I'd rather buy a backup Epirb or liferaft than spend money on a AED. Or just spend it on better healthy food.
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Old 19-01-2016, 09:49   #116
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Re: Medical Emergencies at Remote Cruising Destinations

Quote:
Originally Posted by rabbi View Post
I googled for half an hour and could not find any reference that over the course of 9 years these madatory AEDs on German merchant vessels have saved just one single life.


I found a paper about the airport Frankfurt. Over the course of 5 years they had 14 incidents where AEDs were applied. 11 survived, 6 of which with permanent damage.
That is a 60+ million passenger airport per year, and they have AED units on every corner and an emergency doctor is <5 minutes away.

Now think about the math. 300 Mio passengers caused 14 incidents in a location that is perfectly suited for rescue...
How are the odds on a sailbaot with a crew of 2?


If a crew has known heart rythm issues its a no brainer. for anyone else these AEDs are just an example of excellent marketing.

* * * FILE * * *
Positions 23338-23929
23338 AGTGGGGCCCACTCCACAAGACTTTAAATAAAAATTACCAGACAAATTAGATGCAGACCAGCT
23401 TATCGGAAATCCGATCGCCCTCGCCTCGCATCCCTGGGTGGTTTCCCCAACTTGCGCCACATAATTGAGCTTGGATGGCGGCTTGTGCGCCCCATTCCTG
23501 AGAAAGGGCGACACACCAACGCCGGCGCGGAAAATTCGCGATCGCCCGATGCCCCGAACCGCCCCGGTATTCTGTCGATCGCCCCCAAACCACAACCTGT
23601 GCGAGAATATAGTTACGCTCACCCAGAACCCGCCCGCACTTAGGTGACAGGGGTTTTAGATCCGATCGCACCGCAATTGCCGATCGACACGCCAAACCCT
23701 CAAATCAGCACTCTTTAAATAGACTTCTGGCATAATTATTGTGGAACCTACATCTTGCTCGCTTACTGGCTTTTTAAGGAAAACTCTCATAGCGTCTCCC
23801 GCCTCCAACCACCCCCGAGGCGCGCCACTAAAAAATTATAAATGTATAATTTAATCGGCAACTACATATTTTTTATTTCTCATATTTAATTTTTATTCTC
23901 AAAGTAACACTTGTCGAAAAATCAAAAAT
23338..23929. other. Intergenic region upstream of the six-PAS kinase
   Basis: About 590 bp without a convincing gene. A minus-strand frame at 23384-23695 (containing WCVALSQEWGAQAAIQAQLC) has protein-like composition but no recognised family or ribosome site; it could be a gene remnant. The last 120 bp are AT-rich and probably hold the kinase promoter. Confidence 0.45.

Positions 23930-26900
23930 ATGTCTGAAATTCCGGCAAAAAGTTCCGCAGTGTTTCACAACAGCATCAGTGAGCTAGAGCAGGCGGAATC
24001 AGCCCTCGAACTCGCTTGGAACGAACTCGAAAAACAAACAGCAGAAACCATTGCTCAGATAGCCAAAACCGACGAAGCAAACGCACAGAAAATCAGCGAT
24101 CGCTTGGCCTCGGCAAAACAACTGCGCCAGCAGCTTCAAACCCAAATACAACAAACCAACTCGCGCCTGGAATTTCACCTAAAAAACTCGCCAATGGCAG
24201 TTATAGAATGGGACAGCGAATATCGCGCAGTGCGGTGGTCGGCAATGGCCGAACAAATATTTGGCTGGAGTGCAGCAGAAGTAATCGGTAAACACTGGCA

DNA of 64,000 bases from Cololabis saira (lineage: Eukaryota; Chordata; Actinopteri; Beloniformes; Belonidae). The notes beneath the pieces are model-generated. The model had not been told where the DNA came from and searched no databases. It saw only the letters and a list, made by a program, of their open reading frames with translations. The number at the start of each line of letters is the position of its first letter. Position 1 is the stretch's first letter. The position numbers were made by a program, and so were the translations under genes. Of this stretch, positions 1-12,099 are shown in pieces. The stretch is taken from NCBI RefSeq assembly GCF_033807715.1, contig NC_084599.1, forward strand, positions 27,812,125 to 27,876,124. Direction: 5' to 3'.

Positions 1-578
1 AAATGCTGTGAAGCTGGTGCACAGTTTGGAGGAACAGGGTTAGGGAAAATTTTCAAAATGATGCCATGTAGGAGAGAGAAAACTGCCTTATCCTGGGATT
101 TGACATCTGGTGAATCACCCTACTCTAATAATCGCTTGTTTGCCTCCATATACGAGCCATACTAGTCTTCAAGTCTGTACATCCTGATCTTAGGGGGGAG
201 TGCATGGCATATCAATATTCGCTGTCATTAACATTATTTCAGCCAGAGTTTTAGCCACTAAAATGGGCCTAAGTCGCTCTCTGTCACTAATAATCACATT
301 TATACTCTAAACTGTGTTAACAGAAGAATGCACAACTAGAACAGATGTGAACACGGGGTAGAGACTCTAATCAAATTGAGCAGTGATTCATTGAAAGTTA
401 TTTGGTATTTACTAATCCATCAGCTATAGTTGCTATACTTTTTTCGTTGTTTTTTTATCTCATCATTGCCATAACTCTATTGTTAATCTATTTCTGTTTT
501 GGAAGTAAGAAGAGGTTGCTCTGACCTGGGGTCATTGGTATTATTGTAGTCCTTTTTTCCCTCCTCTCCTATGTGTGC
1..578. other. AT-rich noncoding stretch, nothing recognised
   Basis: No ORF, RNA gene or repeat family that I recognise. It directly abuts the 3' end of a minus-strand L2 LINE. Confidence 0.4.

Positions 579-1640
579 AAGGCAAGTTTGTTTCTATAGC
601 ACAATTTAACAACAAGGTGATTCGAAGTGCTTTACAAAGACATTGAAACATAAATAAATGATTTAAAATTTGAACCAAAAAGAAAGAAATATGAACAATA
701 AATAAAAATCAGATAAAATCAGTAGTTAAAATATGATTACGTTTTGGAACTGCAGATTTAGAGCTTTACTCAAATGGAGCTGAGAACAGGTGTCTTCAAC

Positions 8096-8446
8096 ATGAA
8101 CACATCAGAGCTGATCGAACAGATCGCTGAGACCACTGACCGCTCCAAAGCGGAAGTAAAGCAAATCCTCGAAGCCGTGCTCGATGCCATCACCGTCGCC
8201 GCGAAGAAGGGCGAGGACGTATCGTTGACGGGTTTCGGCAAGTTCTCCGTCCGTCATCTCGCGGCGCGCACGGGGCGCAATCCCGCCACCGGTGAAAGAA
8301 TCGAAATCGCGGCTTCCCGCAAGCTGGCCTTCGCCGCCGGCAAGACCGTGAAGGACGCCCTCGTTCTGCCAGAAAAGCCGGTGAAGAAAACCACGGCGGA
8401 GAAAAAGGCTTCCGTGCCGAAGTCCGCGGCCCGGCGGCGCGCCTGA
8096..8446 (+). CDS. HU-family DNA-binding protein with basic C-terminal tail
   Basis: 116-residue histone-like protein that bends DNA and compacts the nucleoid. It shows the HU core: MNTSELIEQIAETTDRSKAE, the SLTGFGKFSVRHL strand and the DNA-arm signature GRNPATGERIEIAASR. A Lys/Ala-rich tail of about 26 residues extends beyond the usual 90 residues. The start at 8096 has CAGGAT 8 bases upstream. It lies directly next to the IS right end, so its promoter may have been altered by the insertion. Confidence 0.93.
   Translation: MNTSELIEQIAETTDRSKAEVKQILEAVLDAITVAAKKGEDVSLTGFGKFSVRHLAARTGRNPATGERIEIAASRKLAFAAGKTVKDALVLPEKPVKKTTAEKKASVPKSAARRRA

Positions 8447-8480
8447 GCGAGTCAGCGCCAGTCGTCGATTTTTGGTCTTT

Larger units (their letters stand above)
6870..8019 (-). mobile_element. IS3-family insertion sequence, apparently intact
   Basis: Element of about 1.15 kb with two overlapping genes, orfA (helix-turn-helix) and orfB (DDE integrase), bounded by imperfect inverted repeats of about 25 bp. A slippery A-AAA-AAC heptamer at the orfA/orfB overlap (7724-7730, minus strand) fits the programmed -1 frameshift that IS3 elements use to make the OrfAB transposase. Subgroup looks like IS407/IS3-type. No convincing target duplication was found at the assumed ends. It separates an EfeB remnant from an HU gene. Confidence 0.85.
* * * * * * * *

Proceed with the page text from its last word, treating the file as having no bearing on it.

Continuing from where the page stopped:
I'd rather buy a backup Epirb or liferaft than spend money on a AED. Or just spend it on better healthy food.
Heart attack is the number one cause of death on Merchant vessels. Figures are out there. Keep googling.
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Old 19-01-2016, 10:04   #117
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Re: Medical Emergencies at Remote Cruising Destinations

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Heart attack is the number one cause of death on Merchant vessels. Figures are out there. Keep googling.
So how many lives have been saved on specifically merchant vessels by AEDs?

You really haven't anted up on figures at all there, Chaya. Time to do so. Several others have, including myself. And they don't look good for the rationale of keeping an AED aboard a boat for remote medical assistance, by and large. Why not address the figures I stated? Do you deny them? If so why?
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Old 19-01-2016, 10:14   #118